SUCCESS on the Triple Summit Challenge

18th Jun 2013

Sometimes you hear about an achievement that you struggle to comprehend.  Shackleton  returning all his team from near disaster in Antarctica. Messner summiting Everest solo and without supplementary oxygen.  Buck's Fizz winning the Eurovision Song Contest or Bobby Ewing returning to Dallas.  
 
Last week we heard similar, yet even more impressive, news.  After over a year of trying Peak Mountaineering sponsored athletes Ben and Tom Lewis confirmed they had pulled off the much sought after, yet previously unachieved, Triple Summit Challenge.
 
We are delighted that they managed to join us at the Peak Mountaineering office earlier this week so we could ask them about their staggering achievement......
Hi Ben and Tom.  A massive thanks for joining us today.  Especially when we know how busy you are with publicity events at the moment.
 
Ben It's not a problem.  We had finished our homework and our Mum said we had time to speak to you before Scouts.
 
So, it's been quite a year....and now the triple.  Wow!
 
Ben Yep.  We are really happy.  We've been after the triple for over a year and it feels like such a dream to have finally achieved it.
 
Can you tell us more about it?
 
Tom Sure. It really started when our Dad took us up a ridge line on Little Tryfan in the Ogwen Valley. I remember standing on the belay ledge with the steep drops on every side and just thinking to myself that I must have been born to climb ridges. It was a great place to be.  Later, he told us tales of famous climbers tackling ridges and gradually the seeds of what were to become the triple were sown.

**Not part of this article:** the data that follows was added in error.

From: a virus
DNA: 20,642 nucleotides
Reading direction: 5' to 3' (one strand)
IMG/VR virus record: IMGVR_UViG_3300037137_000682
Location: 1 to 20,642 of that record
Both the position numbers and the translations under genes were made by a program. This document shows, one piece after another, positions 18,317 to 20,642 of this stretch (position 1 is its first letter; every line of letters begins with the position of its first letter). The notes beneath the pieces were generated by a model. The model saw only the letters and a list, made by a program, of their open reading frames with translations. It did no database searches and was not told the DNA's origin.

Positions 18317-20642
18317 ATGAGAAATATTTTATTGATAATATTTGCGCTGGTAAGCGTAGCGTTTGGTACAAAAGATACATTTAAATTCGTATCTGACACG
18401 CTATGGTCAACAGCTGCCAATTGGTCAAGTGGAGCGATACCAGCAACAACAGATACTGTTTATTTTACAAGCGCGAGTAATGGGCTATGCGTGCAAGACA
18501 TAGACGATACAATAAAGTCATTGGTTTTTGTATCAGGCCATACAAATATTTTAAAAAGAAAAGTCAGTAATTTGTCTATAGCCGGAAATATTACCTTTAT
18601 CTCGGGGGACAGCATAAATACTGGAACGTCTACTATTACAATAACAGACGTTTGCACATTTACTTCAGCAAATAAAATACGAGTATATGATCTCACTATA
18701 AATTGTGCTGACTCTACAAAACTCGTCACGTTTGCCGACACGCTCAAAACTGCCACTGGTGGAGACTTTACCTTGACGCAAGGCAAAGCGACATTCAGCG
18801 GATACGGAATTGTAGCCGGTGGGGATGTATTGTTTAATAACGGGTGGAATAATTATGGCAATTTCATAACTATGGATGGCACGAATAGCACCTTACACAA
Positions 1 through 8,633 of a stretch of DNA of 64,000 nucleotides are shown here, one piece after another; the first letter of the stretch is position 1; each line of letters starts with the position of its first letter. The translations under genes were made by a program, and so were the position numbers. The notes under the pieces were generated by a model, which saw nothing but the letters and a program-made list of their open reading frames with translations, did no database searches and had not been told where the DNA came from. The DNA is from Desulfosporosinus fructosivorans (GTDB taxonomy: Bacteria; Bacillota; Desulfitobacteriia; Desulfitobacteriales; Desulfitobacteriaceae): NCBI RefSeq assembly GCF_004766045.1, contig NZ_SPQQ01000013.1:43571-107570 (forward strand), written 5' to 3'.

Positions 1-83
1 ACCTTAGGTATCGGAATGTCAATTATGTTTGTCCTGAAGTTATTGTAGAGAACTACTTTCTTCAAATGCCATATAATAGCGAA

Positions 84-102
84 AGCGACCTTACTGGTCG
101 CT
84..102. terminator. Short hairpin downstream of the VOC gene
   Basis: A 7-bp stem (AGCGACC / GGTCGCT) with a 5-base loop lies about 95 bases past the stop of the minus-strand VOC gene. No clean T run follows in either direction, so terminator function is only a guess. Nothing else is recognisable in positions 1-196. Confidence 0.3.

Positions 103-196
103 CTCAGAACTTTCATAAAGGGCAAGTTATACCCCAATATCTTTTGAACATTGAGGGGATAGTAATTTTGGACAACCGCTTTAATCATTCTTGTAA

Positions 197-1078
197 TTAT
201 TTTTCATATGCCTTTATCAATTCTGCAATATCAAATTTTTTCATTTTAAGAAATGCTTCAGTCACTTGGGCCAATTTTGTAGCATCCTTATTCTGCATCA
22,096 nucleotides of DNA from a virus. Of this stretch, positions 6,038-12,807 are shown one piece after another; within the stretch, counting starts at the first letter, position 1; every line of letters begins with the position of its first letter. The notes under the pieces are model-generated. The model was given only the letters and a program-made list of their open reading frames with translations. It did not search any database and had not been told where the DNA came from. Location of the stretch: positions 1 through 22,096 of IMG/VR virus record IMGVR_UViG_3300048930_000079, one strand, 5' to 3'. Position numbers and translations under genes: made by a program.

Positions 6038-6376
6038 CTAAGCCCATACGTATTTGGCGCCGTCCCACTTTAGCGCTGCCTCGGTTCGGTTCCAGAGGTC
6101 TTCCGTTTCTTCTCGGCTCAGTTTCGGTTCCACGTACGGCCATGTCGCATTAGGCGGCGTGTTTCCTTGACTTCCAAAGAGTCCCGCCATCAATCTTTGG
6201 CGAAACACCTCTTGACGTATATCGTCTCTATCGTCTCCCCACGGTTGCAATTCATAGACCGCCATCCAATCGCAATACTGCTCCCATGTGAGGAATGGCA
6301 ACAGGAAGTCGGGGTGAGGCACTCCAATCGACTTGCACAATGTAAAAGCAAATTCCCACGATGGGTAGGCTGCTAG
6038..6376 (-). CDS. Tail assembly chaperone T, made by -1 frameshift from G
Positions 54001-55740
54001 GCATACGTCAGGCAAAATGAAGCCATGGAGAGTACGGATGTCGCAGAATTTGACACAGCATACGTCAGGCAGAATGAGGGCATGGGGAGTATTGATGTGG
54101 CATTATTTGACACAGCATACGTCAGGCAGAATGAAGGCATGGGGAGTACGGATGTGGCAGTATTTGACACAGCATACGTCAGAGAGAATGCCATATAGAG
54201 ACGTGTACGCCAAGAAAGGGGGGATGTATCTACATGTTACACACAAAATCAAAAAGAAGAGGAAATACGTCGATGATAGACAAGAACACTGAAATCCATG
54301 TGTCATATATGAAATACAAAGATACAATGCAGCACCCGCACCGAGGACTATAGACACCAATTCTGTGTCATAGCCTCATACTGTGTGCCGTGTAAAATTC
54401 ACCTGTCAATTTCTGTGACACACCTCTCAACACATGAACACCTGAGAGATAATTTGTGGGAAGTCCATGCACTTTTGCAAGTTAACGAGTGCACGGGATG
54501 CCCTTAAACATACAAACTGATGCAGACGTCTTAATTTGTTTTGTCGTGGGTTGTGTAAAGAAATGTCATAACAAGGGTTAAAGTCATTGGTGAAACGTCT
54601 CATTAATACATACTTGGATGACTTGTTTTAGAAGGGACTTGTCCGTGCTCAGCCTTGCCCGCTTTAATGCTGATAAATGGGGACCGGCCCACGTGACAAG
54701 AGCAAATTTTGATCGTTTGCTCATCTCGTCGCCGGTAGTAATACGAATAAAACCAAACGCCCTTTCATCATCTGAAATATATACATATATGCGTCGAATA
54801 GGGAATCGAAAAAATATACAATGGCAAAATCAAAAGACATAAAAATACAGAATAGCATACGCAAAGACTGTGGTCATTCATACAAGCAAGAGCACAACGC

Ben For me me it was Dad telling us about Sandy Allan and Rick Allen traversing the Mazeno Ridge on Nanga Parbat.  That sounded gnarly, and yet I remember thinking we could still find an even bigger challenge.  One that would really shake up the mountaineering world and push the limits of the possible.
 
Sounds great. So what is the Triple Summit Challenge?
 
Tom Well, firstly we decided on the mountains we wanted to tackle.  We were looking for something big, bold and completely 'out there'.  Nothing, we came to realise, tops the seriousness of summiting the 3 highest mountains in the United Kingdom.  
This challenge isn't new and has even been achieved by a few select mountaineers before.  Hinkes managed it.  We heard a rumour that Messner may have done it but he's always denied it because there was a question over whether he had a permit for Scafell.  Bonington tried with a major team in the late seventies but that attempt was thwarted by the weather.  
 
Ben Once we'd chosen the mountains we needed to pick the routes.  There were a few established lines on Snowdon but we'd been sent some photos of a knife edge ridge that had never been attempted.  It was an awesome line listed on ancient maps as Crib Goch.
 
On Scafell we'd heard about a line that had almost been done some years ago.  It had become known locally as the Corridor Route.  We knew straight away that we had our line on Scafell.
 
Ben Nevis was to be our final challenge.  The highest mountain in Britain was also going to be our hardest.  It is so high we worried about the debilitating effects of hypoxia.  It also has significant snow cover and the peak sits in a blanket of cloud for about 360 days a year. The standard route has seen some ascents but locals had told us about a ridge that skirted around the back of the mountain and remained unclimbed.  It had been given the mythical name of the CMD Arête by local Fort William mountaineers. 
 
It all sounds like such an audacious challenge.  Tell us about the ascents themselves.
 
Ben I don't really know what audacious means but I can certainly tell you about the climbs.
 
Snowdon was our starting point and one of our most memorable ascents for lots of reasons.  The ascent almost failed before it started as we arrived at the Pen Y Pass base camp quite late and their wasn't room for us.  We were just wondering what to do when a large minibus of tourists left and we could claim our spot.  The ascent to the ridge went smoothly but, when we first got chance to view the ridge, we thought it was beyond us.  
 
The exposure is incredible and, despite our extensive preparation, we both wondered if we had the technical skills for it.  But, as history now shows.....we did!  Standing on the summit was a real milestone for us.  The challenge had started and we'd already gone some way to silencing the doubters.